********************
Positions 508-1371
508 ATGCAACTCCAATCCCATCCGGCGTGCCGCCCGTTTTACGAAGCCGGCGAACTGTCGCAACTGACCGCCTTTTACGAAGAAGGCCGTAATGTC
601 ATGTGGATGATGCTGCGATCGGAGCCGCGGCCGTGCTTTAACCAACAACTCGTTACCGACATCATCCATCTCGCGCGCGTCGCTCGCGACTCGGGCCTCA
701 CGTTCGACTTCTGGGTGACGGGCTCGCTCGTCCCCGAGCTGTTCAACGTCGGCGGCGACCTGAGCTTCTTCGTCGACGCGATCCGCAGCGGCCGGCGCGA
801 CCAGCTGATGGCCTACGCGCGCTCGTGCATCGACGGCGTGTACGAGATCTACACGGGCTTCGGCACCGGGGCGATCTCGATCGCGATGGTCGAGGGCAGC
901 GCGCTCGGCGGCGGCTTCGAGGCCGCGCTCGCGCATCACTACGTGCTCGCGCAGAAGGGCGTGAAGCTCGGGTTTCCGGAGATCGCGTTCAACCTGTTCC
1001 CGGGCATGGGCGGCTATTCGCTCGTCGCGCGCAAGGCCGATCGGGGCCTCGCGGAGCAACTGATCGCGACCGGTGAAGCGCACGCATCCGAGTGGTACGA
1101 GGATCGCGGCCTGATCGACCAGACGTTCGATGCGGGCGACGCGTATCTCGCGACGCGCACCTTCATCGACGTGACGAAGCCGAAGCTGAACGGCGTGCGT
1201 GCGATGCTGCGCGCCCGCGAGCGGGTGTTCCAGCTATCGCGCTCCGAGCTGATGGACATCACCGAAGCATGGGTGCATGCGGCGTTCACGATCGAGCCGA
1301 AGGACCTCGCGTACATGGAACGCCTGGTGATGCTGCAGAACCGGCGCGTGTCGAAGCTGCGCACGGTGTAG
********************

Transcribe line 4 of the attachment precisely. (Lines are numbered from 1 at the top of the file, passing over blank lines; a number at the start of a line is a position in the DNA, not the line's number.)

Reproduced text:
701 CGTTCGACTTCTGGGTGACGGGCTCGCTCGTCCCCGAGCTGTTCAACGTCGGCGGCGACCTGAGCTTCTTCGTCGACGCGATCCGCAGCGGCCGGCGCGA